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Review: "My Skin"
By John Oak Dalton
Apr 8, 2005, 07:35

Running Time:  Approximately 15 minutes

Writer/Director:  Christopher Alan Broadstone

Featuring Tony Simmons

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A young woman has been murdered in a crime of passion, and Death stops by to take the victim into the afterlife; but, upon arrival, Death finds out that the woman was taken too soon, and now his ledger is out of balance.  Infuriated by the paperwork, Death methodically begins to unravel the seemingly perfect crime and plant clues—from dredging the murder weapon out of a lake to writing a confession in the murderer’s own handwriting—to set the books right once more.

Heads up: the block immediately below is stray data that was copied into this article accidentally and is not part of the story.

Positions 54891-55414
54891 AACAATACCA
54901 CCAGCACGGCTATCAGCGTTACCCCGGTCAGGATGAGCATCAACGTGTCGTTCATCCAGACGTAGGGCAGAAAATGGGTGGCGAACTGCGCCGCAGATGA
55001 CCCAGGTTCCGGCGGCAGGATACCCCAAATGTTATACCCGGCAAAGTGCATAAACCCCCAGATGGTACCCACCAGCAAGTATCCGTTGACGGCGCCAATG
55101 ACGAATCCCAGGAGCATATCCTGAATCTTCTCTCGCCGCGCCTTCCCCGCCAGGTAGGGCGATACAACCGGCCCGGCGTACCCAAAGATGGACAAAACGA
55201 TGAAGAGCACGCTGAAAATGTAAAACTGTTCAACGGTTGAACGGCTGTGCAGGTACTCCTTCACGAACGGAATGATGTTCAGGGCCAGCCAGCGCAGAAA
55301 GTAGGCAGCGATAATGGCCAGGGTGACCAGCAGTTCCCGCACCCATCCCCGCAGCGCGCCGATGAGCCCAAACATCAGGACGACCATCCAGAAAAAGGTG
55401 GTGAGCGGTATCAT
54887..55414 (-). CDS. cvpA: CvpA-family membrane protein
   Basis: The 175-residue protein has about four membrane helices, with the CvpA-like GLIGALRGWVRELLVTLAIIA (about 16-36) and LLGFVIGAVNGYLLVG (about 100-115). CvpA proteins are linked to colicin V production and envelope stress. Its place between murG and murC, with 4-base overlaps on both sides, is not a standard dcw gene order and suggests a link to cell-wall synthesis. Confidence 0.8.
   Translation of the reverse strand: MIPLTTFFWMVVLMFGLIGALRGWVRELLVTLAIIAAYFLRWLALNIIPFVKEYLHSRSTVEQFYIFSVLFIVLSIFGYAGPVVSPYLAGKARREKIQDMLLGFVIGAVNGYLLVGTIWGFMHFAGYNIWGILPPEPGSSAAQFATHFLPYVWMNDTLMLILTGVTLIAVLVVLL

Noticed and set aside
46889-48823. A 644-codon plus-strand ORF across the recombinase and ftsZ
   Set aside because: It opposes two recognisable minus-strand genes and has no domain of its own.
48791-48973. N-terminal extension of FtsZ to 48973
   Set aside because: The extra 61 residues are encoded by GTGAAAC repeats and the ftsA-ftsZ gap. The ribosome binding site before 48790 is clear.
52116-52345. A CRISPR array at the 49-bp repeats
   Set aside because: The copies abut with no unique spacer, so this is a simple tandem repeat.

Genuinely original and offbeat, Christopher Alan Broadstone’s short My Skin is anchored with a memorable performance by Tony Simmons in what amounts to be a single, corrosive monologue on one set.  Simmons’ lurching, simmering Death, all gravelly-voiced and scrabbling tics, imbues the short with crackling energy.


High-end production values and a chilling score suffuse the short with dread, and Broadstone’s great shooting, editing, and post-production elements really make this short a cut above.  Set design and costuming especially are at Hollywood levels, while retaining indie street cred in dialogue and plotting; an admirable balancing act.  My Skin has made the rounds on the festival circuit, deservedly so, and is worth seeking out.


Four stars

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